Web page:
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Textbook of Clinical Medicine for Asia

BMJ 1999; 318 doi: https://doi.org/10.1136/bmj.318.7179.337a (Published 30 January 1999) Cite this as: BMJ 1999;318:337
  1. Charles F Gilks, senior lecturer in tropical medicine.
  1. Liverpool School of Tropical Medicine

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    Eds J Y Sung, P K T Li, J E Sanderson, J Woo

    Chinese University Press, $60, pp 848

    ISBN 962 201 773 8

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    This book reminds me just how advantaged we Western Europeans are in medical education. As students, we can read textbooks of medicine that are predicated on diseases common and relevant in our environment, with epidemiology, clinical features, and treatment based on information gathered from industrialised societies. Such advantages are even greater for those that have English as their first language because most medical literature uses this medium, and clinical medicine is often brought to life by colourful descriptive and vernacular phrases.

    In Latin America, most of the leading US textbooks have been translated into Spanish and Portuguese, and there is a growing market in specialist texts written by “local” authors. Having contributed to one textbook on infectious diseases in Brazil, I can testify to how successful such ventures can be in harnessing regional expertise to produce a valuable national resource. In Africa one postgraduate text stands out—Parry's superb Principles of Medicine in Africa—and is the benchmark for any attempts to capture the intricacies, subtleties, and fascination of medicine in that continent.

    Those textbooks that succeed usually take as their standpoint the practice of medicine in that locality first and foremost, and then contrast this with Western (north American and European) experience where this is relevant. The reader should end up with a relevant and appropriate overview and feel for what he or she will be faced with, and which, with further experience, can be contrasted with disease patterns and management issues far away. A physician from outside the region should come away with the sense that either his or her specialist area is surprisingly similar or has intriguing and important differencs.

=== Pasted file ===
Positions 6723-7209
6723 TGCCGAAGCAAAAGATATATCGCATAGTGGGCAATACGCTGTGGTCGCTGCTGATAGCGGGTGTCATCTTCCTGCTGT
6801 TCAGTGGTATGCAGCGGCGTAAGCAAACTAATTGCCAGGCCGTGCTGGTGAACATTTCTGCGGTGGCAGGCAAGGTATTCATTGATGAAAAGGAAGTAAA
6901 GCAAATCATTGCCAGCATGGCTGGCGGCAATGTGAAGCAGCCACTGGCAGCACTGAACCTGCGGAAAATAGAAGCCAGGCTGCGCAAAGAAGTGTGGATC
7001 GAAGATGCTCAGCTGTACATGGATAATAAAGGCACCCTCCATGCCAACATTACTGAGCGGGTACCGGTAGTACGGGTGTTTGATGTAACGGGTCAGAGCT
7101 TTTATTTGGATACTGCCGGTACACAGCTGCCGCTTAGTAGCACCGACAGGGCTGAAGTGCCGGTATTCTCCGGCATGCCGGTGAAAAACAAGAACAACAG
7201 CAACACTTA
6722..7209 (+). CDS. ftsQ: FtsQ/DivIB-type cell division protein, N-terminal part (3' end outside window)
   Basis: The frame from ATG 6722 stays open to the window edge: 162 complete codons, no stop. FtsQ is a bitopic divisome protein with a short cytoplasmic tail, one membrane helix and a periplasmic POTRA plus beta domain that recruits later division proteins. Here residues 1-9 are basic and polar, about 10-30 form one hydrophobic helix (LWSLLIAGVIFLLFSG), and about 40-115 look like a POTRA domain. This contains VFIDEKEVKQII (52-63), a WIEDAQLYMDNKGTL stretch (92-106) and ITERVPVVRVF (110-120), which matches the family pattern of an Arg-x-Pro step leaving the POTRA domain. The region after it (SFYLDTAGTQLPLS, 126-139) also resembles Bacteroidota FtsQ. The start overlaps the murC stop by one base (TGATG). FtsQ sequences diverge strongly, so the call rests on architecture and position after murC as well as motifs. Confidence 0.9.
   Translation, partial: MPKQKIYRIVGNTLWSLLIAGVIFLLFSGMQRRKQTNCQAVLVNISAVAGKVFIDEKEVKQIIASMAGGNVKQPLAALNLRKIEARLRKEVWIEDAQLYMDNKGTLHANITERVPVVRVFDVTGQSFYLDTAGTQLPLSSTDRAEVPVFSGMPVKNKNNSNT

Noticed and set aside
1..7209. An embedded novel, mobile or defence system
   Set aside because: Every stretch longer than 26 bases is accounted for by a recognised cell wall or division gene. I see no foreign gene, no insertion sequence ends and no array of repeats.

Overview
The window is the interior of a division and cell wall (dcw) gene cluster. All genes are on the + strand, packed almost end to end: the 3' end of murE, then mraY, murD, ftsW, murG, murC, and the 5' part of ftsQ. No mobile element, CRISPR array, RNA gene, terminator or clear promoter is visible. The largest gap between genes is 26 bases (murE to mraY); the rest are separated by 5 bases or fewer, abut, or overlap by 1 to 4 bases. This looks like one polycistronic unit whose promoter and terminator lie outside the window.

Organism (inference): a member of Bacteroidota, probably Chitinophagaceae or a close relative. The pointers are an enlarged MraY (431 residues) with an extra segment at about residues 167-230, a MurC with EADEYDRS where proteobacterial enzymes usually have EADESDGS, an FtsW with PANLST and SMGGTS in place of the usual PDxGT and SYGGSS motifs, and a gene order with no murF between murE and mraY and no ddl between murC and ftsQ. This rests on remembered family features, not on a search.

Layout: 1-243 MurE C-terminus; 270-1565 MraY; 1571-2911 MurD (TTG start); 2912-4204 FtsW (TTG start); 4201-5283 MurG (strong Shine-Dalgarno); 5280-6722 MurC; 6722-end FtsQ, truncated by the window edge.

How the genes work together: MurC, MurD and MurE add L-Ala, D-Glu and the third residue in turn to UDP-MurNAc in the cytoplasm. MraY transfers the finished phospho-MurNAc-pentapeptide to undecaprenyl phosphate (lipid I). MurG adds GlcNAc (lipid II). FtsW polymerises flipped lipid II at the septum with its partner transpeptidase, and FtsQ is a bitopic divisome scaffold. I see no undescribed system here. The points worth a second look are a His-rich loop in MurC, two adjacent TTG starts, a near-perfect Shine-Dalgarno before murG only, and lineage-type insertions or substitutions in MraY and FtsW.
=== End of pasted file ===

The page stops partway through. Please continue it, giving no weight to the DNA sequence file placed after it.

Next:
Against these benchmarks, how does Textbook of Clinical Medicine for Asia fare? It originates from Hong Kong but rather ambitiously aims to cover Asia. The authors are a mix of expatriate and local consultants. None of the expatriates has the feel, passion, and breadth of vision that, for example, Eldryd Parry had for Africa, and this shows. The local authors are anglocentric, approaching their chapters from a Western standpoint and then trying to contrast this with smatterings of local data and anecdote. No references from Chinese sources are cited, and I get little feel for medicine in Hong Kong, let alone South East Asia. Students may find it useful to pass exams set by their professors, but I fear it will inspire relatively few. Production of such a book is timely and would fill a gap in the literature, but this text is, sadly, quite a disappointment. I hope others will try to improve on this first effort, and learn from its shortcomings.

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